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In the first episode of Peacemaker, a character offers a snap judgment of Christopher Smith, aka Peacemaker, aka the title character played by John Cena. “Sexist. Probably racist,” she says. “But there’s something else about him that’s … sad.”
That “something sad” proves to be the bruised heart of Peacemaker, beating from underneath thick layers of juvenile humor and self-aware snark. Like so much else of creator James Gunn’s work in the super-something realm, the series is equally interested in provoking giggles at exploding heads or dick jokes as it is in wringing tears for its poor tragic weirdos. And while it more or less succeeds on both counts, it struggles to stand out in a sea of other superhero content doing much the same thing — often at the hands of Gunn himself.
Airdate: Thursday, Jan. 13
Cast: John Cena, Danielle Brooks, Freddie Stroma, Jennifer Holland, Steve Agee, Chukwudi Iwuji, Robert Patrick
Creator: James Gunn
As established in a “previously on” at the start of the first episode, Peacemaker picks up shortly after the events of 2021’s The Suicide Squad, which left the character looking like an odd choice to lead his own spinoff. Peacemaker emerges from the film as — spoiler alert — an antagonist, whose warped ethos is best summed up by his vow to have peace at any cost, no matter how many men, women and children he needs to kill to get it. He wasn’t likable, but he was interesting as a representation of a certain imperialist flavor of self-serving obliviousness.
Peacemaker makes the character more likable, at the cost of making him less interesting. The character we meet at the start of the series is a troubled one, although he insists to anyone who’ll listen that he’s doing just great. (He’s not crying, he tells a concerned friend — he’s just exercising his face muscles.) The turning point seems to have been his killing, in The Suicide Squad, of Rick Flag (Joel Kinnaman), whose last words echo through Peacemaker in repeated flashbacks: “Peacemaker. What a joke.” But the series traces his foundational trauma much further back, to his childhood with a violently abusive father (a perfectly hateful Robert Patrick).
Whatever Peacemaker’s flaws — and this is a guy who spends the first episode calling a waitress “sweet cheeks,” hitting on one of his colleagues and spreading rumors about Aquaman fucking fish — he looks much more sympathetic when pitted against Patrick’s Auggie, a proud white supremacist who spits out slurs and snarls at his own son for “letting” himself get shot. The case for a Peacemaker redemption arc is never more convincing than in the pair’s scenes together. Cena softens his chiseled face and action-figure posture to reveal the little boy under all that macho bluster — aware he’ll never win Dad’s approval but unable to stop himself from widening his eyes in search of signs he’s finally found it.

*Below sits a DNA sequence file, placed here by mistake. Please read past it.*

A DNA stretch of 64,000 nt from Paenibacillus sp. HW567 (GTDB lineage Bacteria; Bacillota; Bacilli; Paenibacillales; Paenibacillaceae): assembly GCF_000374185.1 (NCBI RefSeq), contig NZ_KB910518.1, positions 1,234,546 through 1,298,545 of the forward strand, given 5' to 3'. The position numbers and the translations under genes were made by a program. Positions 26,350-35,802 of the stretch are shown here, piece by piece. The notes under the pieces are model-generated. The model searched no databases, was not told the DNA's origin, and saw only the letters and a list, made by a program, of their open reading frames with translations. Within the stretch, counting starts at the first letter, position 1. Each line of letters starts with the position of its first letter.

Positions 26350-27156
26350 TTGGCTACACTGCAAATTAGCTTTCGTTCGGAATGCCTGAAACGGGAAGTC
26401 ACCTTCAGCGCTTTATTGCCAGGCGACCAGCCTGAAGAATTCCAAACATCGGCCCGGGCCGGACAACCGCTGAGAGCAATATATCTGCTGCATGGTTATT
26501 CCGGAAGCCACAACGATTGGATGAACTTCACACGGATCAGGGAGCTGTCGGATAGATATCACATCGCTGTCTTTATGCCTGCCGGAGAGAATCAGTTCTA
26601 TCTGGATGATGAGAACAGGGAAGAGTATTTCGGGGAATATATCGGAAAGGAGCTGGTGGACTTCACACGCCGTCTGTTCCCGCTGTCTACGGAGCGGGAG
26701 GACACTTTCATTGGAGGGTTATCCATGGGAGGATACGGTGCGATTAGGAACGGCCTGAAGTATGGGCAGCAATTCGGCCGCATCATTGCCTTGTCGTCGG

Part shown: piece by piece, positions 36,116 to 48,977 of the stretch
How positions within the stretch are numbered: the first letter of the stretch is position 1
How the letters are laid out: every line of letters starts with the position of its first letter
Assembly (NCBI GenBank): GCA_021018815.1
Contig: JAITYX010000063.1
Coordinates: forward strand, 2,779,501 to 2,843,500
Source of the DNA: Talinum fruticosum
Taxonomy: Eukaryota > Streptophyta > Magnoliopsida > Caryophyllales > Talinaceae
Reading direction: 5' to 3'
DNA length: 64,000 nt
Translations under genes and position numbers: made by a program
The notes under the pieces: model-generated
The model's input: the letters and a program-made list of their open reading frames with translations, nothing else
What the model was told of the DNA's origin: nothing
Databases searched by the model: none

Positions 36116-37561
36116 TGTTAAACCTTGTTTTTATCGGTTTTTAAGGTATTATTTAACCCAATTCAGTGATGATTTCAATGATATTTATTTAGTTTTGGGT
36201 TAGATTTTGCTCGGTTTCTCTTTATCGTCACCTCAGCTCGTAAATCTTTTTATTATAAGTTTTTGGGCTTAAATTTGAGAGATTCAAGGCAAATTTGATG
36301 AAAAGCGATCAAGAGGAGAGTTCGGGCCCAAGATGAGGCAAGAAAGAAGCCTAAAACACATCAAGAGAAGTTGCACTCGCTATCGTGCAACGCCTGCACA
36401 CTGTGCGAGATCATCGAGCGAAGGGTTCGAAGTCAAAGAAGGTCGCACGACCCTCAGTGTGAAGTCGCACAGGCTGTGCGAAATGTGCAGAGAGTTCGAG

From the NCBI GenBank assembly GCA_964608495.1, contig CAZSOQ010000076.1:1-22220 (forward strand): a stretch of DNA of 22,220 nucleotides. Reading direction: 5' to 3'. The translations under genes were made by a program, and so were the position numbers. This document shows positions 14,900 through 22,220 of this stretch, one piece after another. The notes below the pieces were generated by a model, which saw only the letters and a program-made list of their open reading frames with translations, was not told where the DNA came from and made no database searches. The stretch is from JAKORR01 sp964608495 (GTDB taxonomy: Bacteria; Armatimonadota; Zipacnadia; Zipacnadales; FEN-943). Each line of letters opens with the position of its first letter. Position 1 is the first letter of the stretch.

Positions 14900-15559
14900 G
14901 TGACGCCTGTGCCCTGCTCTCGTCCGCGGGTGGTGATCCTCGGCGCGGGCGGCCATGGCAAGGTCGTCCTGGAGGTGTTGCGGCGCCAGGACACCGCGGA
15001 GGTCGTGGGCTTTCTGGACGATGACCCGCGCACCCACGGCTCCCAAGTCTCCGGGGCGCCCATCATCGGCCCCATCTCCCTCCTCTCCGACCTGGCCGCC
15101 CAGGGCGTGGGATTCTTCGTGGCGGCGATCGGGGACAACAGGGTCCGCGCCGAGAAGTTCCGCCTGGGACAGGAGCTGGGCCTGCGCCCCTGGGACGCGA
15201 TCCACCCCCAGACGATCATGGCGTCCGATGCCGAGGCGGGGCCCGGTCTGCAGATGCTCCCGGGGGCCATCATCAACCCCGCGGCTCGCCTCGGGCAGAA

But so much of the material surrounding his journey feels half-hearted. A sense of obligation sets in any time the script returns to the overarching save-the-world plotline, which involves a mysterious task force assigned to a mysterious mission labeled Project Butterfly for mysterious reasons. The ensemble cast fill but don’t transcend the character types they’ve been assigned — the tech-y nerd, the lady badass, the no-nonsense leader — though Danielle Brooks does succeed in flooding the picture with warmth whenever she’s onscreen as a conflicted newbie. There’s at least one major character whose relevance to either the plot or themes of the show remains a total head-scratcher to me after the seven (of eight total) episodes I’ve seen for review.
Even the stuff Peacemaker does well feels like stuff that’s been done before and better. Besides Peacemaker himself, the most colorful character is his unhinged BFF Vigilante (Freddie Stroma); he’s Deadpool with half the brain cells. The ’80s-flavored rock soundtrack and impassioned rants about same has shades of Thor: Ragnarok or Gunn’s own Guardians of the Galaxy movies. And Peacemaker‘s emotional beats feel of a piece with The Suicide Squad‘s own most sentimental tendencies, without the maximalist scale, bleak commentary or individual quirks that made the film so intriguing.
To be sure, something does not have to be original to be deeply charming: One of Peacemaker‘s most winning characters is Eagly, a pet eagle who’s basically just a puppy dog in feathers. But by the time the characters are bickering about the Berenstain Bears Mandela effect in the third episode, it feels like they’re bickering because that’s what characters in a show like this are supposed to do, rather than because it fits with any distinctive qualities about these people.
When someone starts a sentence with “No, you’re not a dick vampire …” it’s possible to mouth the end of the sentence in real time: “… you’re just a dick.” Does such humor still count as irreverent when it’s been a staple of superhero comedies for at least the past six or seven years? Does a tragic backstory still feel like a revelation when it’s the most reliable way of ginning up sympathy for a flawed hero?
For all the show’s feints toward edginess, it colors well within the lines laid out by its predecessors. That’s not entirely to its detriment — it makes Peacemaker a comfort rather than a challenge. Too much familiarity over the course of a season, however, leads to a series that’s easy not to mind watching instead of one that’s hard to quit watching. In its quest to shed new light on a character who came out of his last movie looking dangerously close to outright villainy, Peacemaker loses too much of the darkness that made him compelling in the first place.
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